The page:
With a long history of models being decompiled, recompiled, hacked, changed and passed from one program to the next there has been a large amount of GoldSrc models out there that have suffered some sort of damage in one way or another. Common problems are UV crunching or misalignment, walk animations that have slowed down, smoothing errors or lack of smoothing groups, and other issues. This guide will cover some methods of fixing these problems.
The prerequisite of this guide is the Modelling Mega thread as it will be needed to know about how to import/export SMDs
GoldSrc Modelling Mega Tutorial Thread
When decompiling models Be sure you also have the latest version of Crowbar and use in this configuration:
For your compiler use the Sven Coop studiomdl.exe. If you already have the Sven Coop SDK it installed (Under Tools in steam), Crowbar already has a config for it, if not, you can get the exe here:
More info on this compiler here.
Be sure to check "Use non-valve UV conversion" as it generally gets best results with this compiler.
An unfortunate side effect of recompiling models with the older studiomdl.exe compilers is that the UVs get slightly shifted out of scale upon compile. With large textures this is usually negligible, but is more noticible on smaller textures. This can cause texture alignment problems on your newly made model or worse on an edited/recompiled model. Over time people have decompiled and recompiled models to the point where this becomes a much more noticable issuse.
The first method ill show is a quick fix that will usually work for most cases, Ill cover 3dsmax, Blender & MS3D. For more severe damage, you will likley have to manually move the shells in your 3d editor which Ill cover after the quick fix:
Quick UV fix for 3dsmax
1) For your newly created model put a unwrap UVW modifier on it. Go to face mode, CMD-A to select all faces, then put into script box:
$.modifiers[#unwrap_uvw].unwrap2.ScaleSelectedXY 1.007 1.007 [0,1,0]
and hit enter to scale your UV's. In your viewport it may look slightly off but the nature of this fix is compensating for the downscale that happens upon compiling the model. Export your model.
For Older versions of 3dsmax with imported models, we have the challenge of fixing UV's on geometry with explicit normals. Older versions tends to break these normals on editing geometry & other modifiers; you can skip this if using any of the 3dsmax versions in the last 4 years as they fixed UV modifier breaking normals.
1) Select the editable mesh, add a "edit normals" modifier to save a snapshot of the models normals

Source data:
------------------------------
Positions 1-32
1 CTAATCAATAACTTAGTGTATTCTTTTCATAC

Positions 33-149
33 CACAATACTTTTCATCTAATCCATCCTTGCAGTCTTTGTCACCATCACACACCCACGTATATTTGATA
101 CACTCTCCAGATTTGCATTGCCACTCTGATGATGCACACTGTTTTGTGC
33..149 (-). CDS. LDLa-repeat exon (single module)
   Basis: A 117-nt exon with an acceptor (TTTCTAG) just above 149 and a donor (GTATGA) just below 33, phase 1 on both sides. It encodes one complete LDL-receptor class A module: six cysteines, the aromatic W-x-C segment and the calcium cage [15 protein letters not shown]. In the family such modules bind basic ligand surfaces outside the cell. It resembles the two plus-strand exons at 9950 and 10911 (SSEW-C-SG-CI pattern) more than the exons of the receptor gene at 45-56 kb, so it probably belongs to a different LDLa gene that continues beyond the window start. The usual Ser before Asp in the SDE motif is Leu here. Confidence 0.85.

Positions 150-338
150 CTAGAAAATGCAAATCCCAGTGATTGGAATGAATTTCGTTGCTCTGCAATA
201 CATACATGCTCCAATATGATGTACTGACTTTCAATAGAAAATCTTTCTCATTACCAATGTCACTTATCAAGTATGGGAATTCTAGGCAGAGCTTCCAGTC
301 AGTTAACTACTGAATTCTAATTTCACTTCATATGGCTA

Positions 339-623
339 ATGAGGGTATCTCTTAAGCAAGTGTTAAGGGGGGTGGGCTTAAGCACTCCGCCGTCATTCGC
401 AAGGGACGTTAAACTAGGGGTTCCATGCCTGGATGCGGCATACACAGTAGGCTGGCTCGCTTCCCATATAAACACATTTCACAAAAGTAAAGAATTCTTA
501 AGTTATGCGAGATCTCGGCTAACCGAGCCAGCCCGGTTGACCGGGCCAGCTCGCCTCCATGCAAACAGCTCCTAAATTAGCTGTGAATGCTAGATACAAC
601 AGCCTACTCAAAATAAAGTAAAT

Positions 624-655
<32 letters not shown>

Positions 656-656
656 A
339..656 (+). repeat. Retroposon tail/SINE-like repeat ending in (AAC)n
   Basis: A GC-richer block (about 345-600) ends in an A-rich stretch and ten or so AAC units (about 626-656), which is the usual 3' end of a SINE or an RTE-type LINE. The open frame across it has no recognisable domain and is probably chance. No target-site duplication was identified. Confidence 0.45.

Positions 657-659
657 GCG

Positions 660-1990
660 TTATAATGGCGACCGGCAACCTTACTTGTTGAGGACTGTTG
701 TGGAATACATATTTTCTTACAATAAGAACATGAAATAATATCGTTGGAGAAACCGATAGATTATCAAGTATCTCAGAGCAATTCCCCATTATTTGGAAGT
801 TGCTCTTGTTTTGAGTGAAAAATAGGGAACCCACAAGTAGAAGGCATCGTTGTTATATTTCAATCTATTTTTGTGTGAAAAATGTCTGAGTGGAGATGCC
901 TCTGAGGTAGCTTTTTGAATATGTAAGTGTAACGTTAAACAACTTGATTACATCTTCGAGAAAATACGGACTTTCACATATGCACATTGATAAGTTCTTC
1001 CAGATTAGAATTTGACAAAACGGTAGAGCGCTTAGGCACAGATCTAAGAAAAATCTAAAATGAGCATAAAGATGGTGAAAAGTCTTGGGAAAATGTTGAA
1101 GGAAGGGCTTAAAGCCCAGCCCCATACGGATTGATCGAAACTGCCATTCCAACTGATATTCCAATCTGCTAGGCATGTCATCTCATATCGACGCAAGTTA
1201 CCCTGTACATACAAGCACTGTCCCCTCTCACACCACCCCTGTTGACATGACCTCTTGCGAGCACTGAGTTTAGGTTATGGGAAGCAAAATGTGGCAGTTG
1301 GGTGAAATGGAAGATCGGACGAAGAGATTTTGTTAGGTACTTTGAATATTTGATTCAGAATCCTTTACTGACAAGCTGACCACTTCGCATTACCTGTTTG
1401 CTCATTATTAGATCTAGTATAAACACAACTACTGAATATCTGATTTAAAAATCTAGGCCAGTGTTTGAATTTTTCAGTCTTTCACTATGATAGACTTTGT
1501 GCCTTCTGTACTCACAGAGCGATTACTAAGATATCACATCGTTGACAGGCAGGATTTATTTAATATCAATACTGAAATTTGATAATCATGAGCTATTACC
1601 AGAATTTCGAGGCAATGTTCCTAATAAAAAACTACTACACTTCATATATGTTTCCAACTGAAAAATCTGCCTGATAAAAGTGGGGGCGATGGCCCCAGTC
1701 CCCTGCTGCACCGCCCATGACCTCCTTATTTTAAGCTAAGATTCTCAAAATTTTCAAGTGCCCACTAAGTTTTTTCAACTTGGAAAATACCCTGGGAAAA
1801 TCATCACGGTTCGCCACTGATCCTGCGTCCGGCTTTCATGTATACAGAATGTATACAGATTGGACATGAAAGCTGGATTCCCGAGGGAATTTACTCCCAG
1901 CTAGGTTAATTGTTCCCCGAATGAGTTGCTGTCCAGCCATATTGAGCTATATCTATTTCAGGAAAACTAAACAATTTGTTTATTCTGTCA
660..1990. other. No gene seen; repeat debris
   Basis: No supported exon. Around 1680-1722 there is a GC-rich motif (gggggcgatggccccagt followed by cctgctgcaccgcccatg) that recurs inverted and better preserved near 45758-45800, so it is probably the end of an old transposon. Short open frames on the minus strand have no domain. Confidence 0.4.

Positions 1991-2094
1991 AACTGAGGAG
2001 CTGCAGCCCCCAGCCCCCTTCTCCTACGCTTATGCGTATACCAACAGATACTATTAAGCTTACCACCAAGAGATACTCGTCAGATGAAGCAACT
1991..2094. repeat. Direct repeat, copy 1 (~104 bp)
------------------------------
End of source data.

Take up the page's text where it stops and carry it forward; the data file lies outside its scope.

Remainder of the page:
2) then select the editable mesh again, then put your UVW unwrap modifier (you will notice the smoothing breaks, but when done the edit normals modifier above fixes it due to stack hierarchy).
3) Proceed with the shifting method as above but this time I upped the number to 1.012 instead of 1.007 (because this particular model I had was badly shifted). This code will look like this:
$.modifiers[#unwrap_uvw].unwrap2.ScaleSelectedXY 1.012 1.012 [0,1,0]
4)Now with the stack in this order select the skin and go to export and be sure to make explicitly set.
As you can see, the fix has had noticable difference.
1)Go into Edit mode and open UVs view
2)Open display tab and check the "cursor location" & "normalized" boxes
3)Set the cursor location to X 0.00 Y 1.0
4)Make sure your pivot mode is set to cursor, then press "S" to scale and type in 1.007 and hit enter
1)Select all groups, go into texture editor (Cmd-T) and press scale button.
press the S button to commit scale.
3)Repeat the same for any other textures.
1)Select all polygons, then go to UV editor
2)Set grid spacing to 1, then grab the bottom right most corner and move in one pixel
There are times when even doing the above will not totally fix your UV shells and if you need to manually move them you can do that in your 3D editor.
Manual Fix For 3dsmax:
1) add a UVW modifier to your stack and then press the "Edit UVs" button to manually move the shells, select face mode then "element" checkbox for easy selecting whole shells.
2)You can now move them around by dragging and scaling with the gizmos on top. Once done close the UVW window. For more on UV editing or re-uving existing maps id reccomend Arrimus3d video series on this topic.
Manual Fix For Blender:
1) First make sure you have your materials set up like in this procedure. Go into UVW editor tab or set your active window to it.
2)Go into edit mode then unselect everything, then go to your materials tab, choose a material in the list and press "select". This will ensure only your working material will show up while editing.
3)Then go into yout UV layout window and now you can manipulate the UVs. Island selecting will be your most used to position whole UV shells. Here I am using G hotkey for move (using X & Y after are good for axis constraint). Blenderguru video on this topic
Manual Fix For fragMOTION:
1) Import your SMD then select assigned faces from chosen material on the material rollout. Then open the UV editor, turn off grid snapping
2)With face select chosen select your UVs, then use the move or scale tools to do your fixes.
3)Then export the SMD mesh. I cover exporting for fragMOTION here.
The first issue is a simple wrong skin assignment where the solution is just importing the SMD, slecting the problem verticies on the model, then changing their bone assignment. For example if you have a viewmodel where some verts of the gun are "sticking" to the hand then you find those verticies, and assign them back to the gun.
The second case is a little more difficult where you have bad deformation and/or collapsing joints. The first thing to do in this situation is make sure the mesh is as close to its skeleton as possible, and if there is a size or position mismatch then you will likey need to slightly deform your model. What I do in cases like this is I use "soft selection" or "falloff" or "proportional editing" where a selection of verticies will move others around it in a radial falloff. This makes distorting much smoother and more natural.